Friday, 1 August 2008

Money Matters #7 - Cutting Petrol Costs

There is no doubting it. Petrol prices are starting to really bite. It is hard to believe that at the time of Nugget's birth in April 2004, I documented that petrol prices has risen to a terrible $1.09c per litre. Shock. Horror. Can you imagine the queue at the petrol station if we could find it that cheap these days? This month Money Magazine asked its readers to send in tips on Cutting petrol costs. There were some good ideas that I thought I would pass on. Many thanks to Amelia, Bert, Tania, Michael, Paul and Bryan (whoever they are) for their ideas.

  • Plan ahead and combine multiple household tasks in one trip
  • Don't let your tank get down to empty so you are forced to go to the nearest petrol station (they may not be the cheapest)
  • Avoid idling - switch off your car if you are waiting for someone
  • Drive according to the conditions but as slowly as you can - if you double your speed, your fuel consumption is roughly quadrupled. Most vehicles deliver surprising petrol savings if you travel at 95-100km/h rather than 110km/h.
  • Close your windows (reduces drag)
  • Don't drive out of your way for a 'discount' - it probably won't be worth the drive
  • Convert to gas (rebate available) if you drive a lot and are planning to keep your car for a long time
  • Take advantage of fuel discount vouchers. Divide your purchases into $30 lots to obtain multiple vouchers. Don't shop at the majors? Buy your pre-paid phone and mobile phone credits there in order to get the fuel discounts.
  • Keep your supermarket discount dockets in your car.
  • Look out for increased fuel discount voucher offers and take advantage.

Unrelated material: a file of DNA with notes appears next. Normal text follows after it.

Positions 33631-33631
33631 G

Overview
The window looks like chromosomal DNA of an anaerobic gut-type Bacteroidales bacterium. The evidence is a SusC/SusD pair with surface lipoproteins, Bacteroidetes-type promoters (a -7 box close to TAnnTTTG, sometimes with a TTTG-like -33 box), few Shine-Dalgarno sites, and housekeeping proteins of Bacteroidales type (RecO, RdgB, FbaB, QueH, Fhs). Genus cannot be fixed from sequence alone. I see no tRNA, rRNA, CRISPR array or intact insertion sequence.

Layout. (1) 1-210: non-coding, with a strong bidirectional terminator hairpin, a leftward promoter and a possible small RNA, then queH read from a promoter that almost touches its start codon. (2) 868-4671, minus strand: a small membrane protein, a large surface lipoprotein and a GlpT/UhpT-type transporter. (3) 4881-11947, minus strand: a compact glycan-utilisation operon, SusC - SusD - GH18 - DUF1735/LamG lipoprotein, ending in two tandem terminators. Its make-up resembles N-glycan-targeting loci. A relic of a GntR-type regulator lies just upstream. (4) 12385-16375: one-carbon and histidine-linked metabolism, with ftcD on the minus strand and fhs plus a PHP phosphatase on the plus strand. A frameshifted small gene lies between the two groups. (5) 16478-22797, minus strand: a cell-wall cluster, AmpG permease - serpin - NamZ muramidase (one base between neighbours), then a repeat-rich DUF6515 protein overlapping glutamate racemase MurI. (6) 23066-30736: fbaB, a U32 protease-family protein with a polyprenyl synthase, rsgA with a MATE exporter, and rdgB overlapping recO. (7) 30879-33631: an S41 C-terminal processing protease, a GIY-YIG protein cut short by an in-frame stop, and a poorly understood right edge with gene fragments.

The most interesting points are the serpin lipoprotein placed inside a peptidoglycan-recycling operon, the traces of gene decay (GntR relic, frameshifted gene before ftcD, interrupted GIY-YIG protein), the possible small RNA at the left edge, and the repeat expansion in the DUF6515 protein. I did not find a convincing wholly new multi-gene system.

• Double dip on fuel discounts, legally. Use Coles and Woolies fuel discount vouchers to obtain the discount. Use your fuel receipts to obtain a 4c per litre discount at the register at IGA. If you have multiple fuel receipts and divide your groceries into $30 lots, this equates to over 10% discount on your groceries! (I don't fully understand this as I don't shop at IGA but Bryan seems to think it makes sense?)
  • Be wary of service station marketing at point of sale. Why buy 2 or even one if you don't need? The 2 cokes for $4 suddenly makes your cheapest fuel dearer than the most expensive. 
  • If you have two vehicles, use the smaller one as much as possible
  • Walk your kids to school - it is good for your fitness and an opportunity to spend some quality time
  • Service your vehicle regularly (according to the maker's specs)
  • Keep your tyres at the manufacturer's recommended pressure for your vehicle
  • Remove excess weight and streamline your car as much as possible e.g. from the boot, roof racks
  • Take a good look at other transport options. Can you drive less? Can you ride, walk or use public transport?
  • Try to car-pool where possible
  • Get to know the pricing cycles in your area and buy petrol on cheap days (Tuesdays and Wednesday mornings usually). If you need fuel at the high point, buy only what you need.
  • Use to check petrol prices in your area
  • When you fill up, reset the odometer. This will provide you with a reliable indication of your economy. If you are getting poor fuel economy, consider an additive to clean your fuel system.
  • Brake only when necessary. If safe to do so, allow the vehicle to slow itself when approaching red lights.
  • Avoid stop-start traffic. Your car requires more power to accelerate from a complete stop.
  • Sell your car and walk (it's good for you!)

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